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ePub Death and the Arrow download

by Chris Priestley

ePub Death and the Arrow download
Author:
Chris Priestley
ISBN13:
978-0440865148
ISBN:
044086514X
Language:
Publisher:
RANDOM HOUSE CHILDRE (2004)
Category:
Subcategory:
Literature & Fiction
ePub file:
1361 kb
Fb2 file:
1444 kb
Other formats:
lrf lrf txt mobi
Rating:
4.7
Votes:
314

In this state of mind, Tom could be forgiven for letting out a shriek when a hand reached out from a doorway and almost pulled him off his feet.

Death and the arrow, . Death and the Arrow, . In this state of mind, Tom could be forgiven for letting out a shriek when a hand reached out from a doorway and almost pulled him off his feet.

asked Tom impatiently a few days later, breaking the ticking silence in Dr. Harker’s study. The doctor sat back in his chair and put the tips of his fingers together, tapping them gently one against. Well, Tom, he said, first of all we have to look at the facts at our disposal. but we don’t have any facts, said Tom, looking puzzled. On the contrary, we have lots of facts. We simply do not know, for the moment, what they mean. Tom looked even more puzzled. Come, come, Tom. What do we know? Tom furrowed his brow and shrugged his shoulders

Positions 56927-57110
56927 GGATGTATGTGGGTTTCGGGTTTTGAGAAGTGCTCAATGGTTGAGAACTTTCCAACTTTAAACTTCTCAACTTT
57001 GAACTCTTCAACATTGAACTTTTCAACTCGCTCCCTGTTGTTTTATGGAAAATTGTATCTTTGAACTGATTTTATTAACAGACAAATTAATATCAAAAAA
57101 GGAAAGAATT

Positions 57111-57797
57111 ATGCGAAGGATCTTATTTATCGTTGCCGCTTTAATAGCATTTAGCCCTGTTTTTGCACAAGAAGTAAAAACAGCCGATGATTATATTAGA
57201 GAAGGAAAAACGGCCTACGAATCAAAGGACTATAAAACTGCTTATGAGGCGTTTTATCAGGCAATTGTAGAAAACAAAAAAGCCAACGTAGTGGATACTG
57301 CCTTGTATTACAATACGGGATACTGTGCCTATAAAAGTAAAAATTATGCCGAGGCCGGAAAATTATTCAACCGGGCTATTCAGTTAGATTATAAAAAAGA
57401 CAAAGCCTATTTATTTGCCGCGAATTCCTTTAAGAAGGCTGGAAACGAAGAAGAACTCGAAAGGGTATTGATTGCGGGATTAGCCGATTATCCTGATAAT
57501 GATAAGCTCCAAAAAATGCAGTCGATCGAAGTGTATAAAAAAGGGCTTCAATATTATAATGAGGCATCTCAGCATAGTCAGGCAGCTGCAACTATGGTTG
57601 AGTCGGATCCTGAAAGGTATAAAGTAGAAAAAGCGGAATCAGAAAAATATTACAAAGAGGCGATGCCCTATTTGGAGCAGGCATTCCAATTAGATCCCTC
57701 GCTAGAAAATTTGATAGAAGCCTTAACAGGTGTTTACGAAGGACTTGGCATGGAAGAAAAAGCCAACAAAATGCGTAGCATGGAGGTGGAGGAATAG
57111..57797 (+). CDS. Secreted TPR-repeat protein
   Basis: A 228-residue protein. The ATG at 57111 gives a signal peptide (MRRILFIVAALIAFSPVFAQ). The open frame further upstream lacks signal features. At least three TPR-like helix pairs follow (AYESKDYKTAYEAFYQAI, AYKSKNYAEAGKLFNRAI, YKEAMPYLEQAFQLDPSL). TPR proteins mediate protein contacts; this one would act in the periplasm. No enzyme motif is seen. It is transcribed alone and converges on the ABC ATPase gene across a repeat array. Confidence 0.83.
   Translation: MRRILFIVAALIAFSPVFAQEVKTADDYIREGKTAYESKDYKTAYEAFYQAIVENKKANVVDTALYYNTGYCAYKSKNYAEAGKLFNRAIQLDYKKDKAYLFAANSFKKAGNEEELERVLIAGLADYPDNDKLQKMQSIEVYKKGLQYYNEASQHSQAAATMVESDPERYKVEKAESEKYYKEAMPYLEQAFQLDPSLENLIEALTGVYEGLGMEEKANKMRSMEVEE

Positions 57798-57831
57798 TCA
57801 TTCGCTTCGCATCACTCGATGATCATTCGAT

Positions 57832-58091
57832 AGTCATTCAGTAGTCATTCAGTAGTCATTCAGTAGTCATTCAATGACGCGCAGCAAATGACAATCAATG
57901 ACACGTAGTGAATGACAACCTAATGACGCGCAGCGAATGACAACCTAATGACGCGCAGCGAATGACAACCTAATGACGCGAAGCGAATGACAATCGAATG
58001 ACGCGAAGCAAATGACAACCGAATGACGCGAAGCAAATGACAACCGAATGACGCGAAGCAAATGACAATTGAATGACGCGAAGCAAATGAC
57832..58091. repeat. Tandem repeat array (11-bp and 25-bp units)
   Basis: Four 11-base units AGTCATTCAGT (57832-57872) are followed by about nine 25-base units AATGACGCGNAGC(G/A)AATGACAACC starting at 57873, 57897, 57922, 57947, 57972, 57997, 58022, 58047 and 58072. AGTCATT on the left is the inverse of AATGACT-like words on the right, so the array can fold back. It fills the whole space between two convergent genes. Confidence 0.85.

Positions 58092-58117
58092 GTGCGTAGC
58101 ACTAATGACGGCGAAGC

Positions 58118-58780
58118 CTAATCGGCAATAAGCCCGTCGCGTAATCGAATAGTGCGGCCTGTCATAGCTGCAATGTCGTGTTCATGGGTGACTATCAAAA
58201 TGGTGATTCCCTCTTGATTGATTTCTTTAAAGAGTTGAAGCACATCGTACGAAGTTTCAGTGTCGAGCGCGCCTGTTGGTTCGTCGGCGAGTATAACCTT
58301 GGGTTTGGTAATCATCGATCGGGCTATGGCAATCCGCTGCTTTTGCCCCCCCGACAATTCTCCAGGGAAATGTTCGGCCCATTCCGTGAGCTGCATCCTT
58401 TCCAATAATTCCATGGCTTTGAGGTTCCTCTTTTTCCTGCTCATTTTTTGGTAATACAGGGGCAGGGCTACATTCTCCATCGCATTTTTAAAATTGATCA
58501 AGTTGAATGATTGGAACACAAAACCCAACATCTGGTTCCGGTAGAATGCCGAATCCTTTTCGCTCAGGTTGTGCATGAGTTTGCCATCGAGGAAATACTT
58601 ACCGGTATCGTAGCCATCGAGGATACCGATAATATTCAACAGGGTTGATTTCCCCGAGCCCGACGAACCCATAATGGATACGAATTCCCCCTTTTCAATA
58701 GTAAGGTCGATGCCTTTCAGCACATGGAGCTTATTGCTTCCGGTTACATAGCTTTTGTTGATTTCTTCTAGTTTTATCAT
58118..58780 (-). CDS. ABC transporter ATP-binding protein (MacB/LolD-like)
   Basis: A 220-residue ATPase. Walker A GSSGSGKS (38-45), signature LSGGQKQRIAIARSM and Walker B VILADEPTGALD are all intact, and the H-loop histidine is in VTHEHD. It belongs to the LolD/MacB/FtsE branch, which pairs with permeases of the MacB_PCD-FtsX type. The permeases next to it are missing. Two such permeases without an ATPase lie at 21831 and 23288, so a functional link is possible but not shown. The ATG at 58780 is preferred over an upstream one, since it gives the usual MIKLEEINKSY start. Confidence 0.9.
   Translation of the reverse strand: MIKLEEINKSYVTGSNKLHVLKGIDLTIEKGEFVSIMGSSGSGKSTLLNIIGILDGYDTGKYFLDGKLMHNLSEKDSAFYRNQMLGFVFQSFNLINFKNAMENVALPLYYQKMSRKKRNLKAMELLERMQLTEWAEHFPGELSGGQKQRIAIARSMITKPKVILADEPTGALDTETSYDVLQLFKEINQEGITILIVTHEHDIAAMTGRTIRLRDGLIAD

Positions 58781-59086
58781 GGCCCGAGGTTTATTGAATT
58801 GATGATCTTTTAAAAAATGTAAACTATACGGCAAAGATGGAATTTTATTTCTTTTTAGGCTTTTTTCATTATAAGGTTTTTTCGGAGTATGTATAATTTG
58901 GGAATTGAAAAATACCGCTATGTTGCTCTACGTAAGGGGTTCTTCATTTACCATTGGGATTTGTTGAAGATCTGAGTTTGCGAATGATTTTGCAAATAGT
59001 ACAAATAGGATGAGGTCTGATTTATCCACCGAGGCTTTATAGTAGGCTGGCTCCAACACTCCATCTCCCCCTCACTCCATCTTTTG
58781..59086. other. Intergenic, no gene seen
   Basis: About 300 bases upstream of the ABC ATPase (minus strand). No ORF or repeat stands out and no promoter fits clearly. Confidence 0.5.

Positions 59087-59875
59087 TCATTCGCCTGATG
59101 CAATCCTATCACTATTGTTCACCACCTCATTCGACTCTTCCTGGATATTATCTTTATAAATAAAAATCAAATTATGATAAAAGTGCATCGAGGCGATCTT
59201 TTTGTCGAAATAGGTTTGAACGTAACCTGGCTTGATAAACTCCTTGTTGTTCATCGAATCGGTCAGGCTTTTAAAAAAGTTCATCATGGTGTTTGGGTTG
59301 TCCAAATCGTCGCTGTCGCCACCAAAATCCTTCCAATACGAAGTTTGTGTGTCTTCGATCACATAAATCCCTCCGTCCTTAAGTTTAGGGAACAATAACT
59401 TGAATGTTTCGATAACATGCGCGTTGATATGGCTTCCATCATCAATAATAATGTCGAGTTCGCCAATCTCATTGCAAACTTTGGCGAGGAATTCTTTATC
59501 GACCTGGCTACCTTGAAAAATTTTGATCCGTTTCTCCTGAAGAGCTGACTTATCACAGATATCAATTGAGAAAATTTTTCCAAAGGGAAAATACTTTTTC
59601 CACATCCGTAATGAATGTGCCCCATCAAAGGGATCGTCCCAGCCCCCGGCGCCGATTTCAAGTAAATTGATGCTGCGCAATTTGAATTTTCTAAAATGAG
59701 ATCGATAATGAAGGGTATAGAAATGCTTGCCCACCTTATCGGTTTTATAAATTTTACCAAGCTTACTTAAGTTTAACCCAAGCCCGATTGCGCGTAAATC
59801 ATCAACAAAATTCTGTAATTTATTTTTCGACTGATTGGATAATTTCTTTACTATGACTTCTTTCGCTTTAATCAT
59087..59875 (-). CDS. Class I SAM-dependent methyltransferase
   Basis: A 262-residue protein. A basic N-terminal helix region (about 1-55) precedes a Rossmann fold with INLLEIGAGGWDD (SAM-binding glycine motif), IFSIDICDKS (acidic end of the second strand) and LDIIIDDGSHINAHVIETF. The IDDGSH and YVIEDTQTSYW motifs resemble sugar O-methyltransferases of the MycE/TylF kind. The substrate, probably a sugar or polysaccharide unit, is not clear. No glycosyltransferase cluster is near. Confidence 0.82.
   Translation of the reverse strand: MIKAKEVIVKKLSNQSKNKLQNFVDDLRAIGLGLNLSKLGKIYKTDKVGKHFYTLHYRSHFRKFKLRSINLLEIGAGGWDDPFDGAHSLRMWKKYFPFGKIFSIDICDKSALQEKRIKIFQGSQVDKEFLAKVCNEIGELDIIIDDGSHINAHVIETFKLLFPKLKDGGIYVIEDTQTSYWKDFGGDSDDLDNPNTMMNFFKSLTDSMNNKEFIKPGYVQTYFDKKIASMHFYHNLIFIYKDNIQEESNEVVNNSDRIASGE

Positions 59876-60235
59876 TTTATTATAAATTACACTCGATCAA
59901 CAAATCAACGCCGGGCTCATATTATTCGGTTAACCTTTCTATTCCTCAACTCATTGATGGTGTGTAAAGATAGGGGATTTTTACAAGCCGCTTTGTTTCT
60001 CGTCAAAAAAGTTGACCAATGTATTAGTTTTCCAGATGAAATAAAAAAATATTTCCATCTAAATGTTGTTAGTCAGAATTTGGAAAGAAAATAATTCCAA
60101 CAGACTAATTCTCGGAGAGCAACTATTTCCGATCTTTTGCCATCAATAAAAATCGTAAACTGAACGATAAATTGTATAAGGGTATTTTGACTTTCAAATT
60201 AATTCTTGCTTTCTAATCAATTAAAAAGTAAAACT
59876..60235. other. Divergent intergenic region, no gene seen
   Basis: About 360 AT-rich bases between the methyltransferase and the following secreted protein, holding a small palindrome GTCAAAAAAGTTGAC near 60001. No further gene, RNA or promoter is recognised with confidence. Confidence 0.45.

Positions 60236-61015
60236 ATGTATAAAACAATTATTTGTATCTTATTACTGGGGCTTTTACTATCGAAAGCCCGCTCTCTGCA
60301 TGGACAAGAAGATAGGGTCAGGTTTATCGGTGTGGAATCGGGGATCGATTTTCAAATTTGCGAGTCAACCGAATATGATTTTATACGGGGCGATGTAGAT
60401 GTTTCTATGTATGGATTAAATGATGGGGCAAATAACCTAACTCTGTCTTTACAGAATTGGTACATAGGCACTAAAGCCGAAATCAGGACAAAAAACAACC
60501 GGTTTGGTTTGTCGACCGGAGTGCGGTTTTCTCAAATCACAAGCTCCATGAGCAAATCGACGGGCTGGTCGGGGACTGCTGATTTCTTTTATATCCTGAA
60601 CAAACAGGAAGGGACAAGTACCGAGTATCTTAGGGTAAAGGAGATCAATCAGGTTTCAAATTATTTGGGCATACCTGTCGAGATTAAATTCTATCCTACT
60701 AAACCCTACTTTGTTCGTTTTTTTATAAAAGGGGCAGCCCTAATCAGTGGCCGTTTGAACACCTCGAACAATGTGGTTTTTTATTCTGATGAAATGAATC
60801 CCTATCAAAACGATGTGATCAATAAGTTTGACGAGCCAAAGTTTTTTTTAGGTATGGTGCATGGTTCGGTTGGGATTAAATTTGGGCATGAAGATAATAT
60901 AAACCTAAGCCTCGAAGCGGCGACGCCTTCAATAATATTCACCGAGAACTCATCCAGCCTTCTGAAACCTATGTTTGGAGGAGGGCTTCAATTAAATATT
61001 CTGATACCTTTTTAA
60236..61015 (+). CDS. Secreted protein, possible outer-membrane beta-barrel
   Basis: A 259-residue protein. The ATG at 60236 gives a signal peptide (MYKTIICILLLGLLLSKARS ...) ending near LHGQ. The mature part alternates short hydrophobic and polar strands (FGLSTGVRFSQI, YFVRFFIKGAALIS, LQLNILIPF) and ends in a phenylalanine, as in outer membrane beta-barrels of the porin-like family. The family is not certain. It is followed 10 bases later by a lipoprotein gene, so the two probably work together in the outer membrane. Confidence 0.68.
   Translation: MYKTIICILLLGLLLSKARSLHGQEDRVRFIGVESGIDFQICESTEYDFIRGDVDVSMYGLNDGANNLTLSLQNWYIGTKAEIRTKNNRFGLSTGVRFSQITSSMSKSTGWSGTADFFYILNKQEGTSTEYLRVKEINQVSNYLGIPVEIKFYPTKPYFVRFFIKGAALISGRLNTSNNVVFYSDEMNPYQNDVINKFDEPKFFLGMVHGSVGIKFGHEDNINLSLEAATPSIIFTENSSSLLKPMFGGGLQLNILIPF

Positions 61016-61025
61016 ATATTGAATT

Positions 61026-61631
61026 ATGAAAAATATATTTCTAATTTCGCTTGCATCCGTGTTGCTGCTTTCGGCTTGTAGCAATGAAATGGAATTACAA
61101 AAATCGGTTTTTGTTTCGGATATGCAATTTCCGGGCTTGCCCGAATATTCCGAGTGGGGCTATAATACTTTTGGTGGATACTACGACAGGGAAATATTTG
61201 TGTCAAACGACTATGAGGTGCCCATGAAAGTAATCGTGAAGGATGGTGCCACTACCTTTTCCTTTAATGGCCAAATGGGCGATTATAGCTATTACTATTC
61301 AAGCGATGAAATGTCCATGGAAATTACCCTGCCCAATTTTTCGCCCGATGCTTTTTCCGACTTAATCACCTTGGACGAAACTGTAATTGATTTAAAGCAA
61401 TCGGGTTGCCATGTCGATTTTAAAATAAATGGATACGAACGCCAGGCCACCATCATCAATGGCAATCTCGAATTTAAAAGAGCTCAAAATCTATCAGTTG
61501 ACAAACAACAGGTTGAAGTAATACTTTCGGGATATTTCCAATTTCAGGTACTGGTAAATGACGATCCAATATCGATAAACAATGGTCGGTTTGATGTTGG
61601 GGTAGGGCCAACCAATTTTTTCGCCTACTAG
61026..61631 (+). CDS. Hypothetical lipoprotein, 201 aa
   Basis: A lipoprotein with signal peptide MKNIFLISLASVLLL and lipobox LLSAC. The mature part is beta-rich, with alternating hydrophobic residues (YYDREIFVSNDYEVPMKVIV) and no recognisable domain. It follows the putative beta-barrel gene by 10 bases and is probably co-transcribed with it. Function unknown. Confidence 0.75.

Death and the Arrow book. Doherty, Priestley conjurs up the smell and feel of the city during this period which was what attracted me to read this book.

Death and the Arrow book.

Chris Priestley (born 1958) is an award-winning British children's book author and illustrator. He lives in Cambridge, England. Chris Priestley grew up in Wales and Gibraltar, where as a nine-year-old, he won a medal in a local newspaper's story-writing competition. In 1976, after spending his teens in Newcastle-upon-Tyne, he left to study illustration at Manchester Polytechnic, leaving in 1980 to freelance in London.

Chris Priestley is on absolute top form in these atmospheric, clever and thoroughly chilling stories.